Limp economic growth, rising wages, lurking inflation — and the Fed’s inability to fight inflation because of the impacts interest rates will have on the world economy and the U.S. economy (and Congress’ ability to deal with debilitating higher debt payments) — mean we face the 1970s all over again. Only this time we’re stuck with the useless Kardashians for our entertainment instead of Richie, Hawkeye and Lamont.

So, be prepared for stagflation; it’s coming. Your best strategy: Own high-quality dividend-paying companies and oil/commodity companies, and avoid growth stocks. That’s the prescription that saved the 1970s.

No matter what, you should also remember to continue diversifying your portfolio. Remember, some of our top diversification tips are to:

  1. Buy gold.
  2. Always have exposure to more than currency.
  3. Invest in the inflation-proof collectibles market.

This way, you’ll be protecting your investments from America’s rocky future.

The FBI Director said what? On October 23, FBI Director James Comey said something deeply antidemocratic: He mentioned it’s possible the magnifying glass that’s been placed over police departments since last year’s Ferguson shooting has emboldened criminals and made police hesitant to control crime. As Ted told me, he’s basically blaming the increase in crime on the people who are finally standing up against questionable police practices.

Come again?

This backward thinking from one of the most prominent law enforcement agencies in the U.S. is exactly why this country is headed down a shaky path. Of course government agencies need to be subject to public scrutiny — it’s essential to the democratic process.

I’ll let Ted take it from here:


It’s not easy being a principled lover of liberty. If you really want to walk the walk, you have to push yourself to live by the golden rule: Do unto others as you would have done unto you. That’s so even if you think the “others” in question might not always deserve it.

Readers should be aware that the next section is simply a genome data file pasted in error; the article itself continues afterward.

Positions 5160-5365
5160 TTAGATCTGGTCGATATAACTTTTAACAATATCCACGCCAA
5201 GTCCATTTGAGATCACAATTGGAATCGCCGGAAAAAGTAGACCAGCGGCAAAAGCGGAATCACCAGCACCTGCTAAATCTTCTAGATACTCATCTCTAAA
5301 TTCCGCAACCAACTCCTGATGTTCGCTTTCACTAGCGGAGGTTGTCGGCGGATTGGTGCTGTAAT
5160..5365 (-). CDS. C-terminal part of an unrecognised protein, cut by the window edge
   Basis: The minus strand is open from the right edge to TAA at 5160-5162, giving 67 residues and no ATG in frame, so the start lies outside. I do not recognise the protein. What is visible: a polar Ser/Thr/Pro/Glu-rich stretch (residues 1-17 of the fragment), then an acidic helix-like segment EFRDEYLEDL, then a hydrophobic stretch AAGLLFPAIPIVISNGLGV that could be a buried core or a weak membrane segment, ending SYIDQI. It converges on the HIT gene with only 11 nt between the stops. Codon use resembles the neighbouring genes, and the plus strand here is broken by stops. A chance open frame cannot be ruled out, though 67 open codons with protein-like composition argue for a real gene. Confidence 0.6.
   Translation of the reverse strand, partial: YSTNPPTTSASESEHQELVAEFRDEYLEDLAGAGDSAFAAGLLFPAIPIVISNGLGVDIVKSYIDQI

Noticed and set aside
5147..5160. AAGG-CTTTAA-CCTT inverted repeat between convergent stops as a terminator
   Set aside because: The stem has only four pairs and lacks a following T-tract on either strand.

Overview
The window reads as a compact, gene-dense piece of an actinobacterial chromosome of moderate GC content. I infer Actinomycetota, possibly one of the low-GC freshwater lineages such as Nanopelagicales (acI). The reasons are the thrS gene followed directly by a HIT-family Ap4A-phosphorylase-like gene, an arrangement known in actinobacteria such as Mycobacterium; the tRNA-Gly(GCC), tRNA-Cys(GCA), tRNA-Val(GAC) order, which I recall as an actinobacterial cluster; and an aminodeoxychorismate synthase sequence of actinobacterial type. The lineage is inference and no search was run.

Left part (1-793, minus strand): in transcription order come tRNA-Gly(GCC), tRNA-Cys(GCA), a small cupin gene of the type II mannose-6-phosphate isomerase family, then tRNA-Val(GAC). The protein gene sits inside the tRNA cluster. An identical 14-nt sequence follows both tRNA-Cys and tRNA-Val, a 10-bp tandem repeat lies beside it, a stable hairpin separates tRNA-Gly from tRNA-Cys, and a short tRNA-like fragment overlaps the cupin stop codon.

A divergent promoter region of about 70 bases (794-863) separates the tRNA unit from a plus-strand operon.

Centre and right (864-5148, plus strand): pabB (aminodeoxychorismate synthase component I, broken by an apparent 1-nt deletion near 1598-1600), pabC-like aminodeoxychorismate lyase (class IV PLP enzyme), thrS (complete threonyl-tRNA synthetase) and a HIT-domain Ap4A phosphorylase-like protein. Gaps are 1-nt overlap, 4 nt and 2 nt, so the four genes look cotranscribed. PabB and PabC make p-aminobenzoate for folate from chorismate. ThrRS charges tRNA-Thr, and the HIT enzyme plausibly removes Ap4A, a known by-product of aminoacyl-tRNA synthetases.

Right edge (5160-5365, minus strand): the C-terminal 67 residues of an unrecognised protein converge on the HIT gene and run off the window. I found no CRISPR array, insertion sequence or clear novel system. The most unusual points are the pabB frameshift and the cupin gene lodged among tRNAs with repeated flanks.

I know that many people are inherently sympathetic to the police, and will respond favorably to Director Comey’s comments. We tell ourselves that most local cops are good folks, and that in any case the people out there on “the street” are “no angels.” That subliminal predisposition becomes the lens through which we interpret everything — and there are plenty of people on the nightly cable shows who do everything they can to reinforce it.

But step back and ask yourself: What’s at the root of so many of the government’s violations of our own liberty? It’s the inherent bureaucratic tendency to generalize, to lump classes of people together and to make policy based on statistics, not facts. For example, the horrible impositions on U.S. citizens under the Foreign Account Tax Compliance Act — which even the IRS acknowledges are wildly disproportionate to any actual “problem” — are based on generalizations about a specific class of people: those of us who bank abroad. Assuming that the cops are always right and those they “abuse” always deserve it is no different.

Then there’s the question of increased public scrutiny and police behavior. The FBI Director says crime is rising in certain places because the police are afraid to “do their jobs” in the era of smartphone cameras and YouTube. But what sort of public “job” requires secrecy and police control over information? Not the good ones … not those that are being carried out in accordance with the law and Constitution.

The only thing that increases public attention on policing is forcing cops to play by the rules. And believe you me, as my grandma would say, there are plenty of cops who definitely don’t want that. If it were the IRS, or some environmental and labor bureaucrat saying they wanted less public scrutiny of their actions so they could be more effective, we’d be in an uproar. In fact, we are.

I always say — because I firmly believe it, since I’ve seen it with my own eyes — that any liberties the government takes with “the rules” when dealing with people on the margins of society eventually become the norm, to be applied to everyone, including us. If you don’t believe me, consider that almost all of the invasive technologies being used on us these days — “Stingray” cell scanners, surveillance aircraft and so on — were initially developed either for the failed War on Drugs or adapted for that purpose from military uses.

If Director Comey is unhappy with the “Ferguson effect,” it’s because ultimately, he sees value in violations of law by police, such as this one. And that should be absolutely unacceptable to all of us.

If you find this profoundly unacceptable or you’d like a more in-depth look at how this country is being pulled apart at the seams by an overreaching government, click here.

In dividend news … Northland Power (Canada: NPI, hold) is dropping its monthly dividend of C$0.09 into your account on November 15.

Until next week,

Jessica Cohn-Kleinberg
Managing Editor, Premium Services
November 01, 2015